Then there is pain. Some of it constant, some of it coming and going on a whim. I never know when, where, why. Believe me, I have spent so much time trying to figure out what causes pain—joint pain, nerve pain, GI pain, head pain… I’m giving up. Which I think, at this stage of the game is good.
Experts Call for Individualized, Evidence-Based Cancer Pain Treatment Model – 7th World Congress of the World Institute of Pain (WIP), held recently in Maastricht, Netherlands
The biopsychosocial approach to individualizing assessment and treatment of cancer pain should become the mainstream approach and a new model is needed to make it even more widely accessible and implemented.
The consistent distinction between cancer pain and chronic pain of other kinds seems to be mainly for research. With cancer pain, researchers can know with certainty what is causing it, unlike invisible chronic pain, which is always assumed to involve a psychological component.
The three-step model for pain medicine published by the World Health Organization (WHO) in 1986 for the management of cancer pain (http://www.who.int/cancer/palliative/painladder/en/) is still being used but does not allow for individualized diagnosis and treatment. [see World Health Org Pain Ladder: Do We Need Another Step?]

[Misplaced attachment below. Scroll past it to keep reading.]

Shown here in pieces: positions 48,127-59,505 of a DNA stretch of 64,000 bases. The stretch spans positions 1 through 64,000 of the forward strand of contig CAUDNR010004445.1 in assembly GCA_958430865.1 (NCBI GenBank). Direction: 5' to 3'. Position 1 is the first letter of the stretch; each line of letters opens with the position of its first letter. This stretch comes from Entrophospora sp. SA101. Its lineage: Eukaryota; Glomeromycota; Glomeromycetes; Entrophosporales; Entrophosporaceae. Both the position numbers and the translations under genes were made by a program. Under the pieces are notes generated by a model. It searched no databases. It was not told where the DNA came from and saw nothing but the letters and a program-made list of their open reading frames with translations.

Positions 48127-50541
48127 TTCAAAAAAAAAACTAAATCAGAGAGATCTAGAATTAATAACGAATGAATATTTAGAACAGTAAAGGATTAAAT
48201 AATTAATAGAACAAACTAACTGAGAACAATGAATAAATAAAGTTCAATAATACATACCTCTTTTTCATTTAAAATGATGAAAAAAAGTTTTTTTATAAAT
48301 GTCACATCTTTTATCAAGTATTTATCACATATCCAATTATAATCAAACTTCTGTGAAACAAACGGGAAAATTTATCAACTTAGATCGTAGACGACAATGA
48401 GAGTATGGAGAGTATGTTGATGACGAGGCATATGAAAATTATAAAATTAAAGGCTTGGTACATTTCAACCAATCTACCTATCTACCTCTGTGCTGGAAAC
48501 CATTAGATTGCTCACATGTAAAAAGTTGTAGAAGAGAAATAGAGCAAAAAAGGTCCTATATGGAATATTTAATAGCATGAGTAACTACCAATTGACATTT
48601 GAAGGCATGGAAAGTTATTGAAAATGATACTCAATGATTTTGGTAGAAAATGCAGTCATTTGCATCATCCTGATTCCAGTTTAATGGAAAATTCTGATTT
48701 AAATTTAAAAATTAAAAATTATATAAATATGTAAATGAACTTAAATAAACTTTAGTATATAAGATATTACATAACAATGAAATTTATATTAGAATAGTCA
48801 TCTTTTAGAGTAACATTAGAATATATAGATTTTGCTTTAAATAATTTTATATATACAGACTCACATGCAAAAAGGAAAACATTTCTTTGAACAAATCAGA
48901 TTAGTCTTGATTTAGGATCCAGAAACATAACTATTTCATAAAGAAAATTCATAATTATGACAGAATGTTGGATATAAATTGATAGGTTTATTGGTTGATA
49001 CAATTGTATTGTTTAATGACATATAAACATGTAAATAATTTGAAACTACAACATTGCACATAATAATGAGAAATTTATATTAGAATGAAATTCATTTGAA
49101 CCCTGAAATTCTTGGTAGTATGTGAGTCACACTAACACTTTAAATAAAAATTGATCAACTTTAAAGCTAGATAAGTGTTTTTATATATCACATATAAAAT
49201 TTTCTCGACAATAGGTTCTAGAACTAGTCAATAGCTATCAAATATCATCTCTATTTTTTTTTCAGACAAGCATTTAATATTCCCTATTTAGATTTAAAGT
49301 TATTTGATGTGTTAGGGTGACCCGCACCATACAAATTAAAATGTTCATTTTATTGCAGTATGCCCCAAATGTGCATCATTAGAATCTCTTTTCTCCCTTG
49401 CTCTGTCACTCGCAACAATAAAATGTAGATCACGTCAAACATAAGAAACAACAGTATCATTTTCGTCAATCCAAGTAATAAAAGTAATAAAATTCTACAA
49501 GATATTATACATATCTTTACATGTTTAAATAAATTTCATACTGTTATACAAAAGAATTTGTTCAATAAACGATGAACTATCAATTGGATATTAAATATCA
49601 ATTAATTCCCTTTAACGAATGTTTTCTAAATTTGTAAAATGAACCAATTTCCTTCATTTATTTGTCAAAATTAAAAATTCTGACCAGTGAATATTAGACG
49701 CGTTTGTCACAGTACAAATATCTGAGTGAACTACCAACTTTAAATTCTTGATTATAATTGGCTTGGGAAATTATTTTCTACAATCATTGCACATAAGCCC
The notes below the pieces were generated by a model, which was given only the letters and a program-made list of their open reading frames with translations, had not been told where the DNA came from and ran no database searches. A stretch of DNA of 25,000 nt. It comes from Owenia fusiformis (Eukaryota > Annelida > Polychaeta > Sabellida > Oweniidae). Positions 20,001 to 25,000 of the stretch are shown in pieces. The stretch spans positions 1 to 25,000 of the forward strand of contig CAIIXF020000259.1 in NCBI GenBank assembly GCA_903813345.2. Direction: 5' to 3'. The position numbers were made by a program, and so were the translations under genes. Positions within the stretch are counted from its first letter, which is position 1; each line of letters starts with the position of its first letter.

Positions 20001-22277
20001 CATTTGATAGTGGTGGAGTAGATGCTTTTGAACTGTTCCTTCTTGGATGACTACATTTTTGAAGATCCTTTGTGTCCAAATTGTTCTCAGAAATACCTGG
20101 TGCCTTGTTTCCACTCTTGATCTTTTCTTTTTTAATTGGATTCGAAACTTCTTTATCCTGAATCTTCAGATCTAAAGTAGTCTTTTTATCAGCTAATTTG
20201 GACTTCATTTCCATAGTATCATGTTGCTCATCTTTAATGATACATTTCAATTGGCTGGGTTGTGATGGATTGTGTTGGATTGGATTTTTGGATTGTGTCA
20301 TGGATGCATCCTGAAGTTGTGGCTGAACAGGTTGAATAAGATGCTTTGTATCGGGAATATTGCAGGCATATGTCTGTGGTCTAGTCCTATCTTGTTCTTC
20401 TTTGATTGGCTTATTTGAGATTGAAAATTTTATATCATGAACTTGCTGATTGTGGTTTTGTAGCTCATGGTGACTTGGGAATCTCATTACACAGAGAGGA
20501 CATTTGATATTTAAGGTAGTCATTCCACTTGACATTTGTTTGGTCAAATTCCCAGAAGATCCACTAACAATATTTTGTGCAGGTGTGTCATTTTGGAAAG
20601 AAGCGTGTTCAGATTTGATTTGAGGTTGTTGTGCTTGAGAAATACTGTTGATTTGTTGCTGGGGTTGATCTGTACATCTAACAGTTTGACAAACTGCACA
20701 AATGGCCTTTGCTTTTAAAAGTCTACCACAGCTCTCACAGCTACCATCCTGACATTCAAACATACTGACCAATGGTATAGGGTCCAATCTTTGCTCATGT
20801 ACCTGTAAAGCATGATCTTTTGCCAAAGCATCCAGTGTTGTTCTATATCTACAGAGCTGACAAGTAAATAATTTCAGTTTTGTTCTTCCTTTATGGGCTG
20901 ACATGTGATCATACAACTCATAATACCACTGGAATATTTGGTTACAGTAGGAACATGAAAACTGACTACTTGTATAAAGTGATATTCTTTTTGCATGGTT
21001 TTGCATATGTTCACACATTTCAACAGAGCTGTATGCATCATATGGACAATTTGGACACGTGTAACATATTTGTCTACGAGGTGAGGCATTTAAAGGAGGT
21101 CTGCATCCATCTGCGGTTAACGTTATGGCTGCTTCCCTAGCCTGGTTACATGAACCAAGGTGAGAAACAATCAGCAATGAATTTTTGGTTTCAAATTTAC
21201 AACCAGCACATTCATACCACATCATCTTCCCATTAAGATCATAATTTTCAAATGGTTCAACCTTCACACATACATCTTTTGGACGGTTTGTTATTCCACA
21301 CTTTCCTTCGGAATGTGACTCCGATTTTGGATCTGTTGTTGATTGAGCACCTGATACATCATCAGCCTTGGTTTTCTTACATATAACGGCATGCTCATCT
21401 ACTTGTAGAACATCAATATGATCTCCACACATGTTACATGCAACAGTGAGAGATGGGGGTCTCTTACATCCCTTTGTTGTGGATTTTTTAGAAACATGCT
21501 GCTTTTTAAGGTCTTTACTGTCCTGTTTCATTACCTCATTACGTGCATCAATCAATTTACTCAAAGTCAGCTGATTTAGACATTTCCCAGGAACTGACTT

Ally Niemiec could have lost a kidney because doctors didn’t believe she was in pain. It was last fall, and one of at least a dozen times that her rare kidney disease had sent her to the emergency room. She recognized the pain. She knew something was wrong
But when she turned up in an Atlanta emergency room that Saturday afternoon, vomiting and doubled over, no one believed her. They looked at her pain medication records and decided she had a drug abuse problem. “They told my mother that I needed to go to rehab and was a drug addict,” she says. The hospital wouldn’t give her any narcotic pain medication and refused to do an x-ray, ultrasound, or CT scan. That time, Niemiec was lucky enough to have other options. She left for another hospital, where they treated her pain and then removed her kidney stone the next morning.